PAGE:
Goldman Sachs Group Inc is set to launch its new upgraded dark pool trading platform on Friday (12 May). Reuters, which obtained a note to clients by the financial group, said that the private stock trading platform will be run by exchange operator Nasdaq Inc.
Goldman Sachs has been refreshing its trading technology to become more competitive in its electronic stock execution business and has asked Nasdaq to revamp its original dark pool, known as Sigma X in 2016.
Reuters said that the new dark pool, called Sigma X2 or Sigma X-squared, will be ramped up slowly. Initially, only two stock symbols will be traded on Friday. The rest will be migrated over a one month period as the Sigma X dark pool is phased out.
The latest version will allow Goldman Sachs's clients to interact with the bank's principle trading flow if they wanted to, the note said.
It will also offer clients who place orders a better choice of what type of counterparts they match up with inside the pool, the note said.
A spokeswoman for the investment bank confirmed the contents of the note, Reuters said.
The wire service said that nearly every major bank has a dark pool - effectively a trading venue that does not have to provide information such as trade sizes or prices to the public prior to trades taking place. The aim is to facilitate large orders to be carried out with minimal price movement.
Increasing regulatory pressure push dark pool platforms cost up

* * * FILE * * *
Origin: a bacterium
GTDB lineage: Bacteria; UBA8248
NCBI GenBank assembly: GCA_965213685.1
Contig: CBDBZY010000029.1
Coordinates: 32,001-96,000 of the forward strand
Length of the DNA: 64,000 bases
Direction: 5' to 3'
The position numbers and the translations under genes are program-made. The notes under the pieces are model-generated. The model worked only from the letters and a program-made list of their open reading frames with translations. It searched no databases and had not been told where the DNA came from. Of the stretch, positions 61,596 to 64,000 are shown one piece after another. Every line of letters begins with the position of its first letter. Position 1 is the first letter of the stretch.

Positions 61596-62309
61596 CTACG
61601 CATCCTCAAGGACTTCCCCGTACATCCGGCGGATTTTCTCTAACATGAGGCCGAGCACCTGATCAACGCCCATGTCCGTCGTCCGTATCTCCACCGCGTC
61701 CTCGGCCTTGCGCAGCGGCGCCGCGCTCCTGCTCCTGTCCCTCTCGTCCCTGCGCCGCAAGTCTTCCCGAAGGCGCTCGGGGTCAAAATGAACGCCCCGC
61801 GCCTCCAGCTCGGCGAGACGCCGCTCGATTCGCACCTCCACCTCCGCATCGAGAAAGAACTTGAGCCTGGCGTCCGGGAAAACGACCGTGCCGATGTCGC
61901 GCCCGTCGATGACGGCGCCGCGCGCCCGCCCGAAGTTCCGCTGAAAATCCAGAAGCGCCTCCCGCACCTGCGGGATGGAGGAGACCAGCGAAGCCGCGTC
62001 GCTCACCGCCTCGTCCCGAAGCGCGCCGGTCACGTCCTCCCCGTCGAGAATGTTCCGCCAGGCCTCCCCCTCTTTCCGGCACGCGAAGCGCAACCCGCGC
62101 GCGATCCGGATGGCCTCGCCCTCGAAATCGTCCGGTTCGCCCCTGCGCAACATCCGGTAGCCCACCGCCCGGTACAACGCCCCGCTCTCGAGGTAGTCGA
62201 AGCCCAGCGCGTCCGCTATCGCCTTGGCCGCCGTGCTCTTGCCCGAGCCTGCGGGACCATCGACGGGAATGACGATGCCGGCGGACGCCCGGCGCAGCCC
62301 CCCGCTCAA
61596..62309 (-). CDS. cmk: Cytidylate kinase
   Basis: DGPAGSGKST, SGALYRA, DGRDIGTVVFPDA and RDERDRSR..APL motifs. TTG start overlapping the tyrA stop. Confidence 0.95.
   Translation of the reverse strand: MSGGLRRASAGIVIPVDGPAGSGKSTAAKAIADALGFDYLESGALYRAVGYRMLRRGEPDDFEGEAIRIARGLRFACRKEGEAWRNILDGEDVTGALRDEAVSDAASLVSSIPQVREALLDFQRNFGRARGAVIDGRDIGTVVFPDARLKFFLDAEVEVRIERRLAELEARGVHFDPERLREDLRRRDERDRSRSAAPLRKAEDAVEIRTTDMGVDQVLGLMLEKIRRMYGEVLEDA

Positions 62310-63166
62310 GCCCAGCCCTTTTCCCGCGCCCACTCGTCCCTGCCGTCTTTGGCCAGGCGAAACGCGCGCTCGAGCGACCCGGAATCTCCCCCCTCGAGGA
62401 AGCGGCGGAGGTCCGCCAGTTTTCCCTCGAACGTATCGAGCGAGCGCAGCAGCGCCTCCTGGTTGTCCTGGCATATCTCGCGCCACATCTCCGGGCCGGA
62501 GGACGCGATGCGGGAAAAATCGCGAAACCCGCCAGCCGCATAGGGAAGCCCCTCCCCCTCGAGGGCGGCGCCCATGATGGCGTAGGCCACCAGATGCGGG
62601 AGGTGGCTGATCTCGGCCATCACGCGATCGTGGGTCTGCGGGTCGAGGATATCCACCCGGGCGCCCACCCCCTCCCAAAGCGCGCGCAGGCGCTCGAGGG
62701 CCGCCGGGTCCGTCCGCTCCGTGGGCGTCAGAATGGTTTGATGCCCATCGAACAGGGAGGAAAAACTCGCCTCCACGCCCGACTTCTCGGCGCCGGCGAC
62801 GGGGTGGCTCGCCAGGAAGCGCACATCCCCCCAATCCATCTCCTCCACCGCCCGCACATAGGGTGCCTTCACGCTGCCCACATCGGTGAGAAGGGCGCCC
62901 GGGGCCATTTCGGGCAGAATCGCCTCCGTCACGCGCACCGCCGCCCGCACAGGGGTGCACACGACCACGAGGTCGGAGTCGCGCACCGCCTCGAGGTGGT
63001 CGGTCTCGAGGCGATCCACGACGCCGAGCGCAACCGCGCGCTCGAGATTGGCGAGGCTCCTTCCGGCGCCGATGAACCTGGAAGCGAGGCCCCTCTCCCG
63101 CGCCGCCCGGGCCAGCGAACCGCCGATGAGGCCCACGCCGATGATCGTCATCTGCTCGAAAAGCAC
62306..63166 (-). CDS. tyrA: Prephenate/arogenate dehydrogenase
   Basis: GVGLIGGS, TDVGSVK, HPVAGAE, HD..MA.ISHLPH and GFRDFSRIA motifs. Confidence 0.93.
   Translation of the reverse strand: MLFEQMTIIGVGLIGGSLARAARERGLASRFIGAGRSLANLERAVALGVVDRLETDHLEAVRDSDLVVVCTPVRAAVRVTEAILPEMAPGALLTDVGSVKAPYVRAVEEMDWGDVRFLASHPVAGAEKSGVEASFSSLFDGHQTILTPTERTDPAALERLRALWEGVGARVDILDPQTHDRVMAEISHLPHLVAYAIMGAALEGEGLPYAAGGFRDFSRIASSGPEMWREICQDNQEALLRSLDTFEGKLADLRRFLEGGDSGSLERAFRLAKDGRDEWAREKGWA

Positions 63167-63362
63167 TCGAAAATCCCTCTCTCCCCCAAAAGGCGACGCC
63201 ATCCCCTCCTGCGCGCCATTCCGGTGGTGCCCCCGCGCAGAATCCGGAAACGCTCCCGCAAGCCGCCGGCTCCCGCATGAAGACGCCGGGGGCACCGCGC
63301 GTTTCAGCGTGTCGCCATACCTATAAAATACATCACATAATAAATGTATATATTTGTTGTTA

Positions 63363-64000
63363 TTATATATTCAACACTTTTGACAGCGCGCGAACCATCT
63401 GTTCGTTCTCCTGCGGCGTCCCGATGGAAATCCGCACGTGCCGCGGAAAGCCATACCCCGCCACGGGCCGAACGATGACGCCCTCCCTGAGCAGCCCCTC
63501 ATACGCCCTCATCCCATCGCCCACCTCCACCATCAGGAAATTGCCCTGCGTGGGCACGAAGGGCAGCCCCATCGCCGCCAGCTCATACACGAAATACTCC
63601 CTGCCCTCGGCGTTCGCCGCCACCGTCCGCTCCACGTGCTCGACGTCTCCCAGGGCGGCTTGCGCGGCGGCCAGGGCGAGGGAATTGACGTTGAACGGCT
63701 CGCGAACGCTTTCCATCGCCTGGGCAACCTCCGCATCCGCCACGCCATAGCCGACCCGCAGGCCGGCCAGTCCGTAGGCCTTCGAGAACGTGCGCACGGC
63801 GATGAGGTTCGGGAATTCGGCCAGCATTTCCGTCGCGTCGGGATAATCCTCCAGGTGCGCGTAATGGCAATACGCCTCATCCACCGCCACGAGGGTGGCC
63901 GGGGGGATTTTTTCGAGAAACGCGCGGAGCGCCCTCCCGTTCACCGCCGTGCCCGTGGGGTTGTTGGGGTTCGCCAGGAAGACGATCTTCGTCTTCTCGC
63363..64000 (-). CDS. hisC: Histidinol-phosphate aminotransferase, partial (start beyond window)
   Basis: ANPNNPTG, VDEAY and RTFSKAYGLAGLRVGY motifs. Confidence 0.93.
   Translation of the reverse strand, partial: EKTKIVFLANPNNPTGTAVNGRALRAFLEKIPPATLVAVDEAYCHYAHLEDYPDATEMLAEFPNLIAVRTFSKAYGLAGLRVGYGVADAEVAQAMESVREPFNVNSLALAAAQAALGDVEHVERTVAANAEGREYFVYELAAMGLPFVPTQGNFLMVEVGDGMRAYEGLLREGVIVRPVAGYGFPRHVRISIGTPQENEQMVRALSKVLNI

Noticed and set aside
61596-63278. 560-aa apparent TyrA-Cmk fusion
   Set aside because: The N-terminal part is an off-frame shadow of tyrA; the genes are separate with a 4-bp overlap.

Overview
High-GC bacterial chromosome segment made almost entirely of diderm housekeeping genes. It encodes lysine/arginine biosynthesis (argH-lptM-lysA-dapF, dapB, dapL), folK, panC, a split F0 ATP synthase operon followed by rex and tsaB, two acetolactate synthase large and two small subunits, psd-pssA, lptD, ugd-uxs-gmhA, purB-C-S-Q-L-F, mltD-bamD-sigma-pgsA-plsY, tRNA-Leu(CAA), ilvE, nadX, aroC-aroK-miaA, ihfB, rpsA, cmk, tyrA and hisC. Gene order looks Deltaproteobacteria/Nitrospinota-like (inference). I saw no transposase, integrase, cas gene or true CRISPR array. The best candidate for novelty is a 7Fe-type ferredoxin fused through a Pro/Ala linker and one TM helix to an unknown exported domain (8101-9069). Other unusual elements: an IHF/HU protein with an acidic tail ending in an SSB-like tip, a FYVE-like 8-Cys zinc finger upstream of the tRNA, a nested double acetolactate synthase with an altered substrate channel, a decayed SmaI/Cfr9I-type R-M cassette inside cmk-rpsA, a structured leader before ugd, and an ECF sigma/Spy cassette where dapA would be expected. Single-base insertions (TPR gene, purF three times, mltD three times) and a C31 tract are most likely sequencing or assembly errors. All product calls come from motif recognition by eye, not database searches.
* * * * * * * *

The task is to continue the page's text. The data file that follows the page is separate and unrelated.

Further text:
Reuters said that although dark pools have in the past faced less regulatory obligations compared with public exchanges, recently, they have come under increasing regulatory pressure, which has driven up legal, compliance and technology costs for the companies that run them.
In July, 2014, US watchdog, the Financial Industry Regulatory Authority (Finra), fined Goldman Sachs $800,000 for failing to prevent hundreds of thousands of automated trades taking place on its platforms at lower quoted prices than could be got elsewhere.
Finra said Goldman had executed disadvantageous "trade throughs" on its dark pool trading platform Sigma-X.
Finra said that it fined Goldman's clearing subsidiary for failing to have reasonably designed written policies and procedures in place to prevent thousands of stock market trades being executed at lower prices than they would have at other exchanges.
First dark pool platform for Nasdaq
Sigma X2 will be the first dark pool to be hosted by Nasdaq. It will use the exchange's technology, operations and compliance monitoring.
In 2016, Nasdaq had revealed that it was in talks with several brokers to both host and run their dark pools in its data centre under a white label product aptly called Ocean.
Reuters said that there are nearly 40 broker-run dark pools in the US.